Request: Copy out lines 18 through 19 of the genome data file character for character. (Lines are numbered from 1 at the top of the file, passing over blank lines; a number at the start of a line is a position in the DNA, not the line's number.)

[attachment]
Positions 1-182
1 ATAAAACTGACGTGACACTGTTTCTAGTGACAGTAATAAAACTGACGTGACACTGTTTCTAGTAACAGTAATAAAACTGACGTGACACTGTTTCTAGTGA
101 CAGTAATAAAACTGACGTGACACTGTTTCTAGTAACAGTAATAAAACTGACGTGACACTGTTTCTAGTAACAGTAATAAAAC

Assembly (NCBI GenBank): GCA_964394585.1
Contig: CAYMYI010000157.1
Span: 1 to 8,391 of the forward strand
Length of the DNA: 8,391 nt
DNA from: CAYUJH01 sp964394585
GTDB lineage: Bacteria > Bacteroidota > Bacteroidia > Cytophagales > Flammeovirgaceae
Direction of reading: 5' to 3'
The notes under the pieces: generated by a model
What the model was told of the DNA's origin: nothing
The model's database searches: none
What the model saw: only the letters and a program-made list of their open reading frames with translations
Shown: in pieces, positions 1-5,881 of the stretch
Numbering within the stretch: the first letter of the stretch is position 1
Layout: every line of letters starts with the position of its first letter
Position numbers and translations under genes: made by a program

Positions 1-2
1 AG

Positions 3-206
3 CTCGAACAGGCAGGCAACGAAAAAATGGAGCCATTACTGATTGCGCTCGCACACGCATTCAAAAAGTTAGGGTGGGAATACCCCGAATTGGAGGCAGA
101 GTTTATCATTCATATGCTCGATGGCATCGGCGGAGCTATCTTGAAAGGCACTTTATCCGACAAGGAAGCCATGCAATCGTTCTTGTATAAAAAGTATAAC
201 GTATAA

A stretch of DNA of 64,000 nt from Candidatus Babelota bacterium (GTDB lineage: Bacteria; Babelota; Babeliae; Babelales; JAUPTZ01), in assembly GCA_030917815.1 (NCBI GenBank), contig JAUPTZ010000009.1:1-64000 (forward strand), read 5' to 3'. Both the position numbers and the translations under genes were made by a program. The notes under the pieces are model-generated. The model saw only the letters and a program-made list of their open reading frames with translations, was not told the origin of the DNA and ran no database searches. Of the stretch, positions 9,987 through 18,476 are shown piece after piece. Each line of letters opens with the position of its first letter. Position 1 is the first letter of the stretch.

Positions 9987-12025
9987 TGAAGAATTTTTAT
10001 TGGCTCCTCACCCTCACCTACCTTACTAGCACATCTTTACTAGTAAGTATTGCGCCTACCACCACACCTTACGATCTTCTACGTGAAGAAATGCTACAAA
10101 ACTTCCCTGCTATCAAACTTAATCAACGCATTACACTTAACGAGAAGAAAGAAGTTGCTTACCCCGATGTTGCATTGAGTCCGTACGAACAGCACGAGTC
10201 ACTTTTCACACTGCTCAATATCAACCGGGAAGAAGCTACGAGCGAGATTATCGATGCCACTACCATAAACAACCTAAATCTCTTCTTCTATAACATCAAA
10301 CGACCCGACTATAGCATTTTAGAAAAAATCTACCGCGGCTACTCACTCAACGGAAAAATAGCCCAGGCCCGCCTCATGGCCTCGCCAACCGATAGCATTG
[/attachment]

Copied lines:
Position numbers and translations under genes: made by a program

Positions 1-2